What is a MAC? It’s your Migration Authorisation Code. You’ll need this to be able to move your broadband services to a new supplier. All you need to do is call your existing supplier and request the code. You should receive your MAC without any problems.
At the point you request your migration code, your existing provider will do their upmost to keep you as a customer. Don’t simply pay lip service to these offers; in some cases you may actually find you can get a better deal by negotiating with your existing broadband supplier.
All you need to do is give your MAC to your new internet provider. They will then arrange for your internet connection to be migrated. Ordinarily, there should be minimal downtime as your service is moved from the old provider to the the new provider. In most cases, you’ll have no internet connection for a few hours, at the most. In some rare instances it might be down for a few days.
Note: if you don’t give your new provider your MAC you could be left without a broadband connection for up to three weeks!
What type of broadband user are you?
What do you want from a broadband package? There are a number of factors you need to consider and you choice of supplier and package should be a reflection of how you use the web. Consider these points before you rush out to sign up to a particular supplier.
Free broadband is everywhere
Do you really need a home internet connection or will free wireless broadband meet your needs? If you’re highly mobile and you own a laptop or a tablet such as the iPad then you probably already know about free WiFi. Traditionally, free WiFi access has been available in coffee shops and hotels for a few years. Now more and more suppliers are letting users connect to the web for free via high street wireless networks.
For unlimited web access during your lunch break head over to your local Starbucks or Macdonalds. Don’t bother going to Coffee Republic. Your connection is limited to a maximum of ten minutes (which isn’t enough time to drink your coffee let alone browse the web!
If you’re interested in finding free hotspots near you then check out this free WiFi app
How are broadband costs calculated?
In most cases, you’ll be charged based on the amount of data you web browsing uses. Although data is measured in MegaBytes (MB) I’ve yet to find a supplier, other than mobile broadband) that limits you to less than a 1 GigaByte (that’s 1024MB of data usage).GB) In fact, if you’re getting less than 1GB now might the time to move or upgrade as most suppliers will give you a bigger data allowance for the same price that you’re paying now.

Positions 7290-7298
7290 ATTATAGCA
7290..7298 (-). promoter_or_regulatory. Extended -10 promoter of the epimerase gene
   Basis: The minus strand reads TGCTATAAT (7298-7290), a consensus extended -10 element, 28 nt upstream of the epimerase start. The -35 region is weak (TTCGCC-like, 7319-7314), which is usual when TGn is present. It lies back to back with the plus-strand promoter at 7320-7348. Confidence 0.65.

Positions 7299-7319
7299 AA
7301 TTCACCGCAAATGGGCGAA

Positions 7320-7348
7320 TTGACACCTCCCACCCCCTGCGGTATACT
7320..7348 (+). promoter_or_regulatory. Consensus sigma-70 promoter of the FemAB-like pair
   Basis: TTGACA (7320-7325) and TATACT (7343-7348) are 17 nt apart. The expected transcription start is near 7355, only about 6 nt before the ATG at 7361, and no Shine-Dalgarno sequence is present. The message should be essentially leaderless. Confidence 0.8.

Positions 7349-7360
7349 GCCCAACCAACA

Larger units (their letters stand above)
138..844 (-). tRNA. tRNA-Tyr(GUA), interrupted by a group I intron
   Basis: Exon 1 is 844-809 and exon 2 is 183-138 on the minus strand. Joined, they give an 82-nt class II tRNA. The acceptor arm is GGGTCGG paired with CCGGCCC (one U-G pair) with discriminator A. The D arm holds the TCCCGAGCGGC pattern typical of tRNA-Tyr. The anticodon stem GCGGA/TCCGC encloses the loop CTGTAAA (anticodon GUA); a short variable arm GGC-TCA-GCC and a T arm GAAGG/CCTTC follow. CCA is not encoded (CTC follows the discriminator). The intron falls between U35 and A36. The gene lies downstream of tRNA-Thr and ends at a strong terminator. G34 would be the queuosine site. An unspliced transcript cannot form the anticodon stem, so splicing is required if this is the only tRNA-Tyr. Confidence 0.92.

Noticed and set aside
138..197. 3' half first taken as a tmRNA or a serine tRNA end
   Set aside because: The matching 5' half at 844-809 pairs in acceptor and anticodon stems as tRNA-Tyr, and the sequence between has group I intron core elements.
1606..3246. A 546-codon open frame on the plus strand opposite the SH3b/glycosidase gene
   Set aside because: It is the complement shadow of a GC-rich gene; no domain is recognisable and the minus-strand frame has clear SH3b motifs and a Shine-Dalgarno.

What is your average data usage?
It’s going to be difficult to get a precise figure for your data needs so here’s a quick guide:
The average web page is about 4k in size. If you view 25 pages you will, on average, use about 1MB of data. With a 2GB data limit you can view about 50,000 pages per month. Likewise, most emails are relatively small in size. Even if you mum keeps emailing you photos that are 4Mb in size you’ll still have enough data allowance to download 250 pictures of her last holiday!
If you’re downloading software of music on a regular basis you’re going to need more data. If you download the latest version of Ubuntu Linux, the last 3 months worth of updates and some extra software you can easily hit the 1GB mark.
Likewise, if you download movies or watch them online you’re going to need a bigger data allowance. Watching a nature programme on the MSN network (excellent selection of educational programmes, I might add) can chew through as much as 600MB 800MB. Ouch!
How fast is the connection?
The speed you see advertised for your internet connection is measured in Megabits per second (Mb). The number you see, e.g. 2Mb, is the maximum speed at which you can download data from the web.